Although, I have to say, I was in a meeting once with the 2 of them who are most likely to have the power to get rid of me if they wanted to, and one of them said something like ‘Hey, this isn’t the most PC thing to say, but so and so is stupid!’ And the other said ‘We don’t give a fuck about PC in my department.’ So there is that.

        1. Glad to hear it.

        2. Wow. That sounds like a project team that might actually produce results!

  8. How hard is it for anyone, either in the administration, or from the insurers, to give us two numbers- bills sent out, premiums paid? Everyone in this entire charade keeps using percentages. Is the 80-90% applied to the 8.1 million number, or isn’t it? Can anyone actually answer this question definitively?????

    1. Before or after the 30 day grace period expires for late payments? Keep in mind millions of payments were due May 1 and we are only a week past the initial due date.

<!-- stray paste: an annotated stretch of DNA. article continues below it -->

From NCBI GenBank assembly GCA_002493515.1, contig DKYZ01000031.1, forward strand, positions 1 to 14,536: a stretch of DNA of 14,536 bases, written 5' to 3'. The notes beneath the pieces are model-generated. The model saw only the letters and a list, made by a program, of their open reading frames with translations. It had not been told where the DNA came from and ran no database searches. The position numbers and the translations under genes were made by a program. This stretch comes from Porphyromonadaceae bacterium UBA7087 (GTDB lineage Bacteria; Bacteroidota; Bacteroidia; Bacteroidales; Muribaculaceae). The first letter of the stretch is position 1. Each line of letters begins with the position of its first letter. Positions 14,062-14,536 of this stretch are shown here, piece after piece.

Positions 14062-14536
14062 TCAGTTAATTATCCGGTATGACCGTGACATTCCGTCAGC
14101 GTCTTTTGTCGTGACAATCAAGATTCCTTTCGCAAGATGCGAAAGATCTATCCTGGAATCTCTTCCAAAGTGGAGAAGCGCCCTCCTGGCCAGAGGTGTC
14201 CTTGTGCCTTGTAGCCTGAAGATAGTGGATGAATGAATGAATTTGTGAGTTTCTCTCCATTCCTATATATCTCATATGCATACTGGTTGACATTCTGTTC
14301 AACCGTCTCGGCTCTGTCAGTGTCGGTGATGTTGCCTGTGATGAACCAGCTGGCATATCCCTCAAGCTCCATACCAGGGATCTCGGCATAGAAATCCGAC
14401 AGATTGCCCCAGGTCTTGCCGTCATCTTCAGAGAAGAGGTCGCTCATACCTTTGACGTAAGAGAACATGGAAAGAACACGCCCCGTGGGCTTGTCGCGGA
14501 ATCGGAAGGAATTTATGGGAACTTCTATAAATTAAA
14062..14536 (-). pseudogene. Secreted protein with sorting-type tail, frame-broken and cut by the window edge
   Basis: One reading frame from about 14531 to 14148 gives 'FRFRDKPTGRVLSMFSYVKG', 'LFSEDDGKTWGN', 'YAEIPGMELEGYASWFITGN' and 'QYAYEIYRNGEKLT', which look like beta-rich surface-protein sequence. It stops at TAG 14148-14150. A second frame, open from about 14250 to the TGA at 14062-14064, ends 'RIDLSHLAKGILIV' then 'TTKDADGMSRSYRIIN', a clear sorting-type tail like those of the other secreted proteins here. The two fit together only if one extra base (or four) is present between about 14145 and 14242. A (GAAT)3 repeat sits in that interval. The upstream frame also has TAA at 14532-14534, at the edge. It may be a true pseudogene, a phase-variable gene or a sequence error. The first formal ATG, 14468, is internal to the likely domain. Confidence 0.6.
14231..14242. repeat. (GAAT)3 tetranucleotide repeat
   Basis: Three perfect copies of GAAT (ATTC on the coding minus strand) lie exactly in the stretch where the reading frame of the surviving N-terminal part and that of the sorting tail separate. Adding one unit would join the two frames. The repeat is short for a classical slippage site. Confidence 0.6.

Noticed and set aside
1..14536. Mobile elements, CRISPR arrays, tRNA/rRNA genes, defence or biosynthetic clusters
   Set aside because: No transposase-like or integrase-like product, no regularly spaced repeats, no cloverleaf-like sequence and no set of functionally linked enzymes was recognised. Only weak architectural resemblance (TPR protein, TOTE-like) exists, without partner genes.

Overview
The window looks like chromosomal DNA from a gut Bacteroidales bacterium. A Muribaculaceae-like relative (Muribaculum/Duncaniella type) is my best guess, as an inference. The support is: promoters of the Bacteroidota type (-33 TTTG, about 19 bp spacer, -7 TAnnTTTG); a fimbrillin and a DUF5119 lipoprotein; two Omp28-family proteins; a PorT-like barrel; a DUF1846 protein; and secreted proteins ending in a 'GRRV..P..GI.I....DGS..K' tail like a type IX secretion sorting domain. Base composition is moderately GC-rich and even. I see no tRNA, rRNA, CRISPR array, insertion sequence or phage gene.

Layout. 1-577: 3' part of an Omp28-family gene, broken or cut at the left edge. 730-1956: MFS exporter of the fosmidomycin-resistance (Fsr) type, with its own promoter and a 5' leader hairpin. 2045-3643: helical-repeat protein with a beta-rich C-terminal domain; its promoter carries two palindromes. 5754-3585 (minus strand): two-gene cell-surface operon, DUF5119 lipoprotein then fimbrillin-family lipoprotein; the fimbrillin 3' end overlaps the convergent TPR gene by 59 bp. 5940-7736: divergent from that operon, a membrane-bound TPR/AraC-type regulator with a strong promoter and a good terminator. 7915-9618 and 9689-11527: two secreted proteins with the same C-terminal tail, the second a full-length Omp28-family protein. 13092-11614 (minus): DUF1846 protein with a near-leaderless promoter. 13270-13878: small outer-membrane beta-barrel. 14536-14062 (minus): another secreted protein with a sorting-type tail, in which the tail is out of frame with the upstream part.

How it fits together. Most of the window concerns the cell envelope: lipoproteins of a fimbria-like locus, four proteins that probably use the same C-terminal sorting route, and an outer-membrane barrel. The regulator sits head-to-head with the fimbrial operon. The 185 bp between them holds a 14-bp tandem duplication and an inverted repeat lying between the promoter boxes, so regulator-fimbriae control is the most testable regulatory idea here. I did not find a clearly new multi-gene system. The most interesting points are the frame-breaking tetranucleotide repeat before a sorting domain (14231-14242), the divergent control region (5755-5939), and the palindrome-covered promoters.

1. So next month really accurate numbers, right?

      2. I would settle for any damned absolute numbers at this point! Surely, someone could give a number of the premiums past-due for any point in the past vs bills sent out. This constant referring to percentages leaves out any context to judge the success.

        One of my issues is that the House report showed a discrepancy when it claimed 2.45 million was 67% of policies billed for in the federal exchange, but as many pointed out, this means that 3.7 million were billed for- a number significantly below the “selected a plan” number put out by HHS. One explanation for this is that not everyone counted by HHS checked out the plan selected, and thus will never receive a bill (the status of my account, by the way). My suspicion is that the 80-90% number being put out by the insurers only applies to the people who actually checked out, which means the 80-90% number should be applied a number lower than the 8.1 million.

        1. But…but…THERE ARE NO ABSOLUTES in this world, Yancey! Absolutely!

        2. I never used the website, but perhaps it would be useful to see if there is stage where you select a plan, and then another stage where you confirm it.

          Is it just like Amazon where you select a product and then confirm you wish to check-out?

          Or is it like one-click Amazon where once you click a plan, its selected and checked out.